Ordinary Shadows. Chinese Shade begins in Vancouver, Chinese New Year 1988. Sounds of intricate Chinese wind instruments, loud banging of gongs, and dragon dances are juxtaposed with interviews with Chinese Canadians. Recounting stories of working on the railroad, the Japanese occupation, and the Communist revolution, the interviewees, in turn, ask Wong: “If our families had no other choice but to leave, why would you choose to go back?” From there Wong sets off for China in search of family relatives who live there.
Upon arriving in a small town along the Pearl River, a picture of displaced traditions and discrepancies about the past emerges. We enter into a heated discussion about the government’s promise to return property taken during the revolution. Aunts argue over the facts. “The documents are all wrong!” one insists. “Let me tell you, they are correct,” insists the other. Both somewhat unsure of the truth, someone asks, “Who wrote these anyway?”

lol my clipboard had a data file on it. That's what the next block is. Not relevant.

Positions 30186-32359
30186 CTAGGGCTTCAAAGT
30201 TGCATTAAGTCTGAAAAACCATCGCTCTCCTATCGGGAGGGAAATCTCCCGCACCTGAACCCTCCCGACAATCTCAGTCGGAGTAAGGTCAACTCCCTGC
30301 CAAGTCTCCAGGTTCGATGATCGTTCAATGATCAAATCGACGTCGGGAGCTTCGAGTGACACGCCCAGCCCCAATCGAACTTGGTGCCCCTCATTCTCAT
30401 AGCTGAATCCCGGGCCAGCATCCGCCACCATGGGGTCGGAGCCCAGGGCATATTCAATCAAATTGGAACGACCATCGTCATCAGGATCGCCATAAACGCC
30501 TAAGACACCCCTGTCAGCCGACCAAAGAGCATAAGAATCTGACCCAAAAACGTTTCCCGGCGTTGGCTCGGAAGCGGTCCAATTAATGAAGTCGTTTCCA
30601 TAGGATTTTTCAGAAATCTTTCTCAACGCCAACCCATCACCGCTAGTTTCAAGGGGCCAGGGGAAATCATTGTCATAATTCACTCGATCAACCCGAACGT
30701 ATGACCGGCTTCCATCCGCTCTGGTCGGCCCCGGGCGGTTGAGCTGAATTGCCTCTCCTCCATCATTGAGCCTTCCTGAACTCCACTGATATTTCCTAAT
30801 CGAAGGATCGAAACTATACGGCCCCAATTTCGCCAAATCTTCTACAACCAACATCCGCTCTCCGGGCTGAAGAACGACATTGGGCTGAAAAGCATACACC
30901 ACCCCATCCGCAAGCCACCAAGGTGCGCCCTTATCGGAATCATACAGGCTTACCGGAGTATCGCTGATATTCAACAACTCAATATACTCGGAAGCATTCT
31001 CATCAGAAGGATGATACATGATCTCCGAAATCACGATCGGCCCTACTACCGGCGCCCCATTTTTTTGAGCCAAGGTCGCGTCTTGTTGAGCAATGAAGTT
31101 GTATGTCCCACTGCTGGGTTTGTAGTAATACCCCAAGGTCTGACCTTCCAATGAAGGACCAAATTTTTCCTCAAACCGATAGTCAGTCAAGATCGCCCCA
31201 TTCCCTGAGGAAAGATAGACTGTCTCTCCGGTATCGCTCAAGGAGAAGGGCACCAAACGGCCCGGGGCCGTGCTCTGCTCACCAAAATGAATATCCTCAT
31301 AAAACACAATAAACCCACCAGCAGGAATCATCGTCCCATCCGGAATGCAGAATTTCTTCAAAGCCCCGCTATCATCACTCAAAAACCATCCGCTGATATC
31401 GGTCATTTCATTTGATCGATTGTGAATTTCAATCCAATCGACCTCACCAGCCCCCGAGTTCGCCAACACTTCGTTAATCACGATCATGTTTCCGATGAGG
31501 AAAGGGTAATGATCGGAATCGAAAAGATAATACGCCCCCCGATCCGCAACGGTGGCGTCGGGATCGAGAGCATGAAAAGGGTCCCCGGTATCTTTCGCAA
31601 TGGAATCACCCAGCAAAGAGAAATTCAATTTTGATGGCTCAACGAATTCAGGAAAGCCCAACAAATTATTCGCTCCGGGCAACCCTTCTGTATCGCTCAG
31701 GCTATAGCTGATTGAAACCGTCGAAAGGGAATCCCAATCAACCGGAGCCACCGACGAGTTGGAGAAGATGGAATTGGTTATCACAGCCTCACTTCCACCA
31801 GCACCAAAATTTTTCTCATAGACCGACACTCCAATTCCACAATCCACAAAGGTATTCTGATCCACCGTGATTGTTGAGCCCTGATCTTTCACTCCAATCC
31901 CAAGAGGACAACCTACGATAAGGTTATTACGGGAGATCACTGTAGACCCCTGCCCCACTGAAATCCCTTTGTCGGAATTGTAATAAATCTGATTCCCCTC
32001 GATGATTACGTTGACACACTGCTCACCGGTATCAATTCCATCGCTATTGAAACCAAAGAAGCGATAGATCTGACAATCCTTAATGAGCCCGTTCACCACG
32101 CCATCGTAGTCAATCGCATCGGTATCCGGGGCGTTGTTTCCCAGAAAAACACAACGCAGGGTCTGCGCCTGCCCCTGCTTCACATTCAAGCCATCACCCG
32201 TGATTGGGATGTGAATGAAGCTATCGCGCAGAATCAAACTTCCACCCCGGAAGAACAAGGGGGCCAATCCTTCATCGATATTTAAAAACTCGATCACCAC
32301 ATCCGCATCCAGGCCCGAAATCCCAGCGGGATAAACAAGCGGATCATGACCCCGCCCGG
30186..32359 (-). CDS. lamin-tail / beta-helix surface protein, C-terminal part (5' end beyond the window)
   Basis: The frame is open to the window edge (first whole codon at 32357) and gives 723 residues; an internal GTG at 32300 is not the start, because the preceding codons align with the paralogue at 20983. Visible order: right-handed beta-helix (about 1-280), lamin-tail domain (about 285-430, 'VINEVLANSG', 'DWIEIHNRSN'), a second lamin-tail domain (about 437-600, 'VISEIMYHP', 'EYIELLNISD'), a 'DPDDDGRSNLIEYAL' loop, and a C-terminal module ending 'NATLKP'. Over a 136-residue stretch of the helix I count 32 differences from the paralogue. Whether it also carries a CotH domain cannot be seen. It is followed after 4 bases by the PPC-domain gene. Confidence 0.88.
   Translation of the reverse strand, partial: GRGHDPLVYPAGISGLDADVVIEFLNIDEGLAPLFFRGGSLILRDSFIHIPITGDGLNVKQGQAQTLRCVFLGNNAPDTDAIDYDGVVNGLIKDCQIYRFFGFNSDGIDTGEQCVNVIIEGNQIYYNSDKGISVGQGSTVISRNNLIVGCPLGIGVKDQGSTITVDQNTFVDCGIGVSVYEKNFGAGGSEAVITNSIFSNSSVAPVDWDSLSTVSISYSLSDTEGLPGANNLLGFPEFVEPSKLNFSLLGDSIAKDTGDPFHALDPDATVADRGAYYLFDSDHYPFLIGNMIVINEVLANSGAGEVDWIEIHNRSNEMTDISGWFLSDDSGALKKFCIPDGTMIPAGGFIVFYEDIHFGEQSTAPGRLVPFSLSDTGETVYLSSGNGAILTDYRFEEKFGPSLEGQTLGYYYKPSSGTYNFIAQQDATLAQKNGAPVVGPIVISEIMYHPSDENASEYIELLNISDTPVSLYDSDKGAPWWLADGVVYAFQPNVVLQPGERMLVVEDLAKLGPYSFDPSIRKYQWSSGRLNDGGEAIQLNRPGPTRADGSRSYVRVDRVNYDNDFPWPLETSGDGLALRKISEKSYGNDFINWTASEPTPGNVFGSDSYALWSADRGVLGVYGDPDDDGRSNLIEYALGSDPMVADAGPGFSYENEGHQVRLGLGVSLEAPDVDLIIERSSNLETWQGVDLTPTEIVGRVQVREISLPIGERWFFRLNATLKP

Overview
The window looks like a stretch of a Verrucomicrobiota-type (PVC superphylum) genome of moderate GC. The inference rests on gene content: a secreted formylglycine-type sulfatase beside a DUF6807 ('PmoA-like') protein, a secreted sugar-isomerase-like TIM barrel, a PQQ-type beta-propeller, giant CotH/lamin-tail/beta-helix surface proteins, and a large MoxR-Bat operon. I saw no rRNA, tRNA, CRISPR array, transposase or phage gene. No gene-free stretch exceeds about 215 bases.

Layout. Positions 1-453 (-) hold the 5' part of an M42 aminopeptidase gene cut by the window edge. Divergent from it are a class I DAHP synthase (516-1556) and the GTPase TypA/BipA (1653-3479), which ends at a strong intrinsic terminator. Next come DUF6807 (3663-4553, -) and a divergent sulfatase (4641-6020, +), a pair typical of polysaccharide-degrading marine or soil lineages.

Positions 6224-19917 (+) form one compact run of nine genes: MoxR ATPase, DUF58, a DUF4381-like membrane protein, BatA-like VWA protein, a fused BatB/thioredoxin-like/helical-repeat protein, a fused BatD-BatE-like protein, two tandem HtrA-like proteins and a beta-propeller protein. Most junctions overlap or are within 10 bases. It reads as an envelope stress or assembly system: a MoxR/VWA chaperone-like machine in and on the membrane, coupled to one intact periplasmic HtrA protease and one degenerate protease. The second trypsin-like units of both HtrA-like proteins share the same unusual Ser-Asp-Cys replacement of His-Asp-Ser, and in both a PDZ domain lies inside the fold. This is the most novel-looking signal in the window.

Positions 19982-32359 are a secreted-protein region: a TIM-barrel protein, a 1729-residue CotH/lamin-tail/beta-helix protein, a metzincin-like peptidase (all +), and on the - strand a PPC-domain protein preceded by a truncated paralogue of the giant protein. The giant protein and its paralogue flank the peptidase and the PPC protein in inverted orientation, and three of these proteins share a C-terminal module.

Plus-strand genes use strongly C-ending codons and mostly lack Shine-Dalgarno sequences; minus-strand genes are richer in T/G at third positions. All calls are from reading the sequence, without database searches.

In one of Canada’s earliest point-of-view (P.O.V.) experimental documentaries that explore the notion of ‘motherland’ from an Asian Canadian perspective, Wong presents a complex portrait of the People’s Republic of China in the midst of rapid cultural transformation. Demystifying the exotic images of “Chineseness” seen in the first scene, Wong records daily occurrences in old rural communities and modern urban cities. Wong experiences range from old farming practices such as the killing of a chicken, to the party scene where young, made-up girls ironically perform the Western pop song “Material Girl” by Madonna. Other insightful scenes include interviews with family members sending messages to loved ones in North America, statements by a Youth Communist Party member, and a visit with a Western friend staying in a Chinese hospital.
Paul Wong (in attendance)
In Ordinary Shadows. Chinese Shade, Paul Wong’s charming and sincere portraits use the portability and accessibility of the medium to allow individuals to talk about their own histories. Looking for continuity between the past, present, and future in contemporary Chinese culture, Wong ultimately asks, “What freedoms and choices do individuals really have?”